Who Exits the Food Stamp Program After Welfare Reform?

Year: 2003

Research Center: Institute for Research on Poverty, University of Wisconsin-Madison

Investigator: Heflin, Colleen M.

Institution: University of Kentucky

Project Contact:
Colleen M. Heflin
Martin School of Public Policy & Administration
University of Kentucky
429 Patterson Office Tower
Lexington, KY 40506-0027
Phone: 859-257-8608


This study explored factors associated with the termination of food stamp benefits among women on welfare. Earlier studies suggest that women who stop receiving cash welfare benefits are at risk of losing food stamp benefits even though they remain eligible. There is also some evidence that women with poor physical and mental health, those owning a car, and those with poor knowledge of Food Stamp Program (FSP) rules are at increased risk of leaving the FSP.

This study used data from 4 waves of the Women's Employment Survey (WES). The WES is a random sample of 753 women on the welfare caseload in February 1997 in an urban Michigan county. In-home structured interviews were conducted between August and December 1997, between August and December 1998, between November 1999 and March 2000, and between September and December 2001. The response rate was 86.2 at wave one; 92 percent at the second wave; 91 percent at the third wave; and 90 percent at wave four. The survey includes a variety of measures of barriers to employment at each interview period, as well as monthly measures of employment, food stamp receipt, and cash welfare receipt.

This study used Cox proportional hazard models in a competing risk framework to examine factors associated with leaving the FSP and the cash welfare program jointly, as well as factors associated with leaving the FSP while continuing to receive cash welfare. Independent variables included race, total number of children in the household, total number of adults in the household, marital status, education level, percentage of years on welfare since age 18, monthly welfare receipt, monthly employment, physical health limitations, major depression, alcohol dependence, drug dependence, child health problem, car ownership, possession of driver's license, and knowledge of FSP eligibility rules.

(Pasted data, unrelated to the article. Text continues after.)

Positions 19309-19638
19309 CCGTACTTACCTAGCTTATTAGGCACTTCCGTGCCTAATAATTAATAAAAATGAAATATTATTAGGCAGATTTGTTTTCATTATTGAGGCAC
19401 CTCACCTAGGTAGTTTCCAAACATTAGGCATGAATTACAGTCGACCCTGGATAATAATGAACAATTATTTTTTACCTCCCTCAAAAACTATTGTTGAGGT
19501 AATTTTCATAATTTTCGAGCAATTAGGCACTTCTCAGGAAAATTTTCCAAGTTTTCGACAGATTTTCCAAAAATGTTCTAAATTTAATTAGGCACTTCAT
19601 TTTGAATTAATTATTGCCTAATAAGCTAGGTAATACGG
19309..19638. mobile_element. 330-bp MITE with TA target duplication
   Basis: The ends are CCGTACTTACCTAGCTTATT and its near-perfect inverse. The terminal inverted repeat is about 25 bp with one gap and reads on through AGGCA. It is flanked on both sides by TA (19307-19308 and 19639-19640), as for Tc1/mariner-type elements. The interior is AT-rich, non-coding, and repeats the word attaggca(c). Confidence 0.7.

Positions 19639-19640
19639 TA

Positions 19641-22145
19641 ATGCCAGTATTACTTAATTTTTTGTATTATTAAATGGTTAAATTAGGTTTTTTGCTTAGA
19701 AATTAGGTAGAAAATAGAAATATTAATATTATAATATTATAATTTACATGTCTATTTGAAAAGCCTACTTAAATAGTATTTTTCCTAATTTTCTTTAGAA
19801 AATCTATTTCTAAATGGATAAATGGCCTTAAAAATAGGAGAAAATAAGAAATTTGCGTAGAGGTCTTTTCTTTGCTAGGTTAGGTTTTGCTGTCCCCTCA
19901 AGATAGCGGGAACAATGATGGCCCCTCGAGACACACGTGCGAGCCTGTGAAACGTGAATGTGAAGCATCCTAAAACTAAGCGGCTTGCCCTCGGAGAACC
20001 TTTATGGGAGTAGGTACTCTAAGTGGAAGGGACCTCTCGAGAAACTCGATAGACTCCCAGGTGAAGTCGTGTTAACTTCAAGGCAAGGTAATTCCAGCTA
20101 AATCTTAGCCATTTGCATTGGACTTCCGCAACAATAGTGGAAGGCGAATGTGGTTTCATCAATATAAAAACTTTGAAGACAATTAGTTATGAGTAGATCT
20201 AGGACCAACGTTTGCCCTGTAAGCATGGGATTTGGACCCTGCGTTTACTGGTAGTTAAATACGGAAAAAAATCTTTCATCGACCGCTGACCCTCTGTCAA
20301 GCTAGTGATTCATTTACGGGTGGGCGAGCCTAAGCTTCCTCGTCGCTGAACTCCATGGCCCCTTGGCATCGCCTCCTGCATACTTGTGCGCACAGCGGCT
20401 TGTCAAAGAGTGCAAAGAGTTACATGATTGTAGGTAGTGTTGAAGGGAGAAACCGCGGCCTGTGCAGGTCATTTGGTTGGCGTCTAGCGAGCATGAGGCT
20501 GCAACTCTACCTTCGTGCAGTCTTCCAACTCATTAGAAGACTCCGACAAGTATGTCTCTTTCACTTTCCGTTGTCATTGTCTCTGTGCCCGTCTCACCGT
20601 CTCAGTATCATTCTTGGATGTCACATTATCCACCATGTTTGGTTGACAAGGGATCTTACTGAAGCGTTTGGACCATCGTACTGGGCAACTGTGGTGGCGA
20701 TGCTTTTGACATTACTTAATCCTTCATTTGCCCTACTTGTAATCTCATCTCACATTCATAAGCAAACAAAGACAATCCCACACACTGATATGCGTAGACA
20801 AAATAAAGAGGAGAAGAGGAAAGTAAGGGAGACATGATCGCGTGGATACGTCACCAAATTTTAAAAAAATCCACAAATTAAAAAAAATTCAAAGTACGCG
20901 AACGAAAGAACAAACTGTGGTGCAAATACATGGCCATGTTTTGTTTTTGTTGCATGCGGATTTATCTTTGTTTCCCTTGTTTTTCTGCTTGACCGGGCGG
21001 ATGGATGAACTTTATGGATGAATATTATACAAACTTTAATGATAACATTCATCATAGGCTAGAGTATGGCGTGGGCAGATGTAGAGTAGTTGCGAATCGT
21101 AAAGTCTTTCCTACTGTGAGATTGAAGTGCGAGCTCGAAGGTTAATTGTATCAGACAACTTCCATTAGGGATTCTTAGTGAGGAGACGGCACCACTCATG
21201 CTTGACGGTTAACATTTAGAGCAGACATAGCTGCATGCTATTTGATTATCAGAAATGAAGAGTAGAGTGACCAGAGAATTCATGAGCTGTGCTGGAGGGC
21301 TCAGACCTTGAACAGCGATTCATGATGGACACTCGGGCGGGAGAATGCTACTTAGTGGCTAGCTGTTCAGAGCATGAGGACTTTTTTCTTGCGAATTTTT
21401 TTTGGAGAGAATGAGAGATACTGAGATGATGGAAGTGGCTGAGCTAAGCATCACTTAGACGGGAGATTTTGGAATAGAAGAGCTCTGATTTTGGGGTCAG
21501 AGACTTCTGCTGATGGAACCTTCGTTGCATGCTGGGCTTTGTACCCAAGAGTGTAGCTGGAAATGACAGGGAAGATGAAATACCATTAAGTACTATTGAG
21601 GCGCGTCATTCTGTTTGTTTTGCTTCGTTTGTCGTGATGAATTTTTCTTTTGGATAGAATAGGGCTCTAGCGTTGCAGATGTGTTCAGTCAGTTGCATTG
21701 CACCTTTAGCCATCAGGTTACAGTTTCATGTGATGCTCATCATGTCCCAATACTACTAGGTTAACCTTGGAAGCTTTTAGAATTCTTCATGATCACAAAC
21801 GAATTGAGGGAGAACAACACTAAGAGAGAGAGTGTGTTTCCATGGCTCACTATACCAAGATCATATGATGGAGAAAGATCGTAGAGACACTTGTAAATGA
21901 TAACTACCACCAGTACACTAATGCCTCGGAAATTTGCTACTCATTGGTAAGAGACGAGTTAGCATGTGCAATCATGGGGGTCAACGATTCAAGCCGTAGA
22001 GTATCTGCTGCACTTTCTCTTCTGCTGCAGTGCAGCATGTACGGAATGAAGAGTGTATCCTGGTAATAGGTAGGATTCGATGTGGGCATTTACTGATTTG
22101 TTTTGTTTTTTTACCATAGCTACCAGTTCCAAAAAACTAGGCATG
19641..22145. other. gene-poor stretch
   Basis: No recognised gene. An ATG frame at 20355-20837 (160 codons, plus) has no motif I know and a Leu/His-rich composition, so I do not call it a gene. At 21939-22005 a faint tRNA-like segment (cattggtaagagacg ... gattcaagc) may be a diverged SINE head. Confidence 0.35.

The study estimates indicate that women who leave the FSP and cash welfare program at the same time are likely to be employed. Evidence on the role of physical and mental health problems in exiting the FSP is mixed. Depression and alcohol dependence are not associated with leaving the FSP. However, women who are drug dependent are more likely to leave the FSP than those who are not. Additionally, having a child with a health problem decreases the probability of exiting the FSP and cash welfare in the same month. Having access to a car decreases the odds of leaving the FSP and cash welfare in the same month, which suggests that the asset test may be less of a barrier to FSP participation than the lack of transportation to attend recertification appointments. Finally, results are consistent with qualitative reports that some women who leave the FSP are unaware that they remain eligible for program benefits.